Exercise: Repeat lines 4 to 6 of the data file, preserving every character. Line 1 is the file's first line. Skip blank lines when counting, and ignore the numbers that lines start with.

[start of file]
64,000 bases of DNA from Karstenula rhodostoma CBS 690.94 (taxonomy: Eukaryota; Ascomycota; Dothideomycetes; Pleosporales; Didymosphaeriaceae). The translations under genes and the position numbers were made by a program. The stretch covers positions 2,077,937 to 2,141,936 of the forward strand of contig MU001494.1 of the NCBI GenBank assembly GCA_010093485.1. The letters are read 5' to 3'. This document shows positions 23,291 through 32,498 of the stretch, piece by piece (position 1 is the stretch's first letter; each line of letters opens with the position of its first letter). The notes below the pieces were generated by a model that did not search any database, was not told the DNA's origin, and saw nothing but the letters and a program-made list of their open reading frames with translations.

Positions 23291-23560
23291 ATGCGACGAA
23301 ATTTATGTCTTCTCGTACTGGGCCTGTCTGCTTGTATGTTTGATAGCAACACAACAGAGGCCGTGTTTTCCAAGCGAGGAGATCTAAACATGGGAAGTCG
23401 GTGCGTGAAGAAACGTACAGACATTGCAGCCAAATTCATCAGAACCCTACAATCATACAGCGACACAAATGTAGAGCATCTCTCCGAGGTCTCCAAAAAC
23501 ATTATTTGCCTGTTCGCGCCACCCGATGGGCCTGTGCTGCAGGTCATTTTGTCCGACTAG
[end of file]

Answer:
23301 ATTTATGTCTTCTCGTACTGGGCCTGTCTGCTTGTATGTTTGATAGCAACACAACAGAGGCCGTGTTTTCCAAGCGAGGAGATCTAAACATGGGAAGTCG
23401 GTGCGTGAAGAAACGTACAGACATTGCAGCCAAATTCATCAGAACCCTACAATCATACAGCGACACAAATGTAGAGCATCTCTCCGAGGTCTCCAAAAAC
23501 ATTATTTGCCTGTTCGCGCCACCCGATGGGCCTGTGCTGCAGGTCATTTTGTCCGACTAG